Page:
Songs Named After Girls (By Claire)

When I started writing this post, I realized that the only song I ever had written about me definitely was not about me.

I was writing this blurb about a boy who I went on a date with in high school who played the guitar. He once sang me a song that he said he wrote for me called ‘The Girl with the Flower.” I was so touched because even though it didn’t have my name in it, it was about me and how sweet is that and….wait a minute, my adult mind said. When did he ever see you with a flower?

Then I got into the following argument with 15 year old Claire:

15 year old Claire: It was romantic! Like the girl with the harp! Or the girl with the…

Adult Claire: Please don’t start. We’re like two minutes away from you reciting a sonnet and I can’t right now. Didn’t that guy sing you that song the day he met you? Did any part of it have any mention related to you? Or was it a classic suave high school guy pick up line song?…did he rhyme girl with twirl?

15 year old Claire: Well…shit.

Adult Claire: …sorry. Gotta go pay for all those student loans you take out in two years! Oh-and-don’t-go-to-that-Dave-Matthews-Band-show-he’ll-forget-the-words-to-Crash-okaybyeee!

So here are some girl’s names songs by girls, not by girls, about real girls, about famous girls, about imaginary girls. No suave musical pick up lines or flowers allowed.

 

“Emmylou,” by First Aid Kit

I wish I knew more about the technical side of music, that I could say very fancy things about chord progressions and break down the neat musical tricks that make me replay a song hundreds of times. I’ve picked up some music jargon here and there from writing with Joshua and reading books, but this song gave me solid proof of my ignorance. Why? Because 30 listens in my whole reaction to it could still be summed up as “OMG SO PRETTY.” Yes. Wise.

But really…so pretty. The honeyed voices and the big eyed ethereal wood nymphs who are singing. The twinkling, layered sound. Even the video, resplendent and complete with hazy gypsy hipsters in gauzy garb, wandering a lush desert. So pretty, and tucked in all that pretty is the chorus: “I’ll be your Emmylou, I’ll be your June/You’ll be my Graham and my Johnny too/No I’m not asking much of you/Just sing little darling sing with me.” It’s a haunting little music nerd fantasy: Lets be in love, but more importantly, let’s be a legendary music love story and sing songs together! It’s the fantasy that follow Rob Gordon’s dream of popping up in prose and pictures in his imaginary musician girlfriend’s liner notes. If I had one iota of musical talent, I would use this logic constantly. I would coerce all sorts of people in my life into being in a band with me (“Let’s be musical best friends, like Richard Thompson and Loudon Wainwright III! Let’s be a family band, a la Carters and Partridges! Let’s be musical neighbors like Mr. Rogers and King Friday!”)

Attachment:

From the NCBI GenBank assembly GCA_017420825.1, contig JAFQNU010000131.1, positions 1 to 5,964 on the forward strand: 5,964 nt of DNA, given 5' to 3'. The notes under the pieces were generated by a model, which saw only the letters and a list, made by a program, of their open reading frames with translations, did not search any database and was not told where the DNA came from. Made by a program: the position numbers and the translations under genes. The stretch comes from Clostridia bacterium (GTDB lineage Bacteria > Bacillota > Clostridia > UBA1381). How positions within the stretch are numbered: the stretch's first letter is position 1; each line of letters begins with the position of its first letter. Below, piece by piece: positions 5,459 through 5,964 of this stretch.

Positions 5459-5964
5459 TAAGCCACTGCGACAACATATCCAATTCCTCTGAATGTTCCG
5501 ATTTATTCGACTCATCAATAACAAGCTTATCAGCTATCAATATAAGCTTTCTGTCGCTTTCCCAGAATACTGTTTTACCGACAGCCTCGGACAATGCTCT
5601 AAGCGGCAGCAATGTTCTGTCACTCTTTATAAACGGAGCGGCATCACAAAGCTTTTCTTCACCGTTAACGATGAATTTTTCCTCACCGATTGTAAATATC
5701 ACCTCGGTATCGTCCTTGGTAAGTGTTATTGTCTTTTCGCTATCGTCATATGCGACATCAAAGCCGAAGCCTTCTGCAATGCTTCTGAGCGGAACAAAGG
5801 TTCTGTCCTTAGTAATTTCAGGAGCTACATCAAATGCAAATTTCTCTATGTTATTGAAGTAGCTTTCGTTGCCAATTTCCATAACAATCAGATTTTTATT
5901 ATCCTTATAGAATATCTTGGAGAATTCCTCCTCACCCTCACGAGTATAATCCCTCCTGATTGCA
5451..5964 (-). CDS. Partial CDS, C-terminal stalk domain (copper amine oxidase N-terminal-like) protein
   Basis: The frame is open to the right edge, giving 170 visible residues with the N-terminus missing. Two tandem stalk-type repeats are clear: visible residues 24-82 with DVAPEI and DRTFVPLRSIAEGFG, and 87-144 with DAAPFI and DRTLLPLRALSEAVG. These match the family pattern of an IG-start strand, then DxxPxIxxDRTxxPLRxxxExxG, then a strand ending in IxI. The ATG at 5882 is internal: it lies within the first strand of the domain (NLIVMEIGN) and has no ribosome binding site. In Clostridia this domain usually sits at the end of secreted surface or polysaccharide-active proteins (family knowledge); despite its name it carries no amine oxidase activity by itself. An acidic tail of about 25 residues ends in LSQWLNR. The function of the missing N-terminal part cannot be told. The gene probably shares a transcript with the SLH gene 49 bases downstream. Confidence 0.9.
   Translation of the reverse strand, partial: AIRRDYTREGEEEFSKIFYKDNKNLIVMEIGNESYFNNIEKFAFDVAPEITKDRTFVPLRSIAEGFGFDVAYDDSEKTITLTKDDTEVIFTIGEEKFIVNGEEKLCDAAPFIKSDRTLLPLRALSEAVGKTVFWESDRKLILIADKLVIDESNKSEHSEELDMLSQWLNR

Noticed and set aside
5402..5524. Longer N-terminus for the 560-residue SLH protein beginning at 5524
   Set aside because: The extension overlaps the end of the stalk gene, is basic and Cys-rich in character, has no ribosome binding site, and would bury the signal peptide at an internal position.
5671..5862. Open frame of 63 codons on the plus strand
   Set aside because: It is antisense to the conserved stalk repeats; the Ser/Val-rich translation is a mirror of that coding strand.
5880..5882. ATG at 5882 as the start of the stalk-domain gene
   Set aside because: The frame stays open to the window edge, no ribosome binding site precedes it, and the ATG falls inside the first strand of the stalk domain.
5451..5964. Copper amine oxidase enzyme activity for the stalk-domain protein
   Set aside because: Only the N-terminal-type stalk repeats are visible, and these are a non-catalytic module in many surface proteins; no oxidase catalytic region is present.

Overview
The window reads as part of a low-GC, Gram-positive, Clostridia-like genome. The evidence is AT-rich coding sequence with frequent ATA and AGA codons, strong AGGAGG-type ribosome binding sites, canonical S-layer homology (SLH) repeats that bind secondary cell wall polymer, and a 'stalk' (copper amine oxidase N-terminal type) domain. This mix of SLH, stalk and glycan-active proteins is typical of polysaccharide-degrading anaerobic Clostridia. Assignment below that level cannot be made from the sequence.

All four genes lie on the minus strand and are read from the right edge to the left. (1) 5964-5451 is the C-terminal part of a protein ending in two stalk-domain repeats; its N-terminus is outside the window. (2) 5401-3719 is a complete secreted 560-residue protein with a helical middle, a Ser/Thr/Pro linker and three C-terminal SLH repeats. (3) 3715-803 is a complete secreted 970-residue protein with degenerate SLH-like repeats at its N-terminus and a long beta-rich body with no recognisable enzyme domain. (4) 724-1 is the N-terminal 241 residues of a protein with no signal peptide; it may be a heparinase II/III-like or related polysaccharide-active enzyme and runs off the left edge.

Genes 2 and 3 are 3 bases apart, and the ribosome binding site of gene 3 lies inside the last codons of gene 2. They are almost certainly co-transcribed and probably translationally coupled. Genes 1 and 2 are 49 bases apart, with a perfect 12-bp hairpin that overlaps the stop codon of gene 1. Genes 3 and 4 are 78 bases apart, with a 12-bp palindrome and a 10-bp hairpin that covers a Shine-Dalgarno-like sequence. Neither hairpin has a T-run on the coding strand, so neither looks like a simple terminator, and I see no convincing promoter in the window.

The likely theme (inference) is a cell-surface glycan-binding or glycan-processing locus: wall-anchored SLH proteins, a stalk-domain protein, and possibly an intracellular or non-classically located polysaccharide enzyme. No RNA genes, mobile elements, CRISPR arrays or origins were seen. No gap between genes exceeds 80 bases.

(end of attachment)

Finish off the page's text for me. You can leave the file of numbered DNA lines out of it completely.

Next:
“Bertha,” by The Grateful Dead

Sometimes, a song is so upbeat and catchy that I’ll sing along for years without noticing that the message irks me. That’s the magic of music–I’ve never gotten a sentence stuck in my head. I don’t find myself accidentally repeating really sexist or obscene lines of prose because “Sorry guys, the wordplay is just so charming! Look how he slipped that slant rhyme in!”

In “Bertha,” the singer had to jump out of Bertha’s window, outrun her in all kinds of situations…had to move, really had to move, one might say. The chorus is a peppy plea that she leave him alone. Whenever I read the lyrics, they rub me the wrong way. Just tell her what’s wrong! Why are you jumping out the window? What is your DEAL, Jerry Garcia?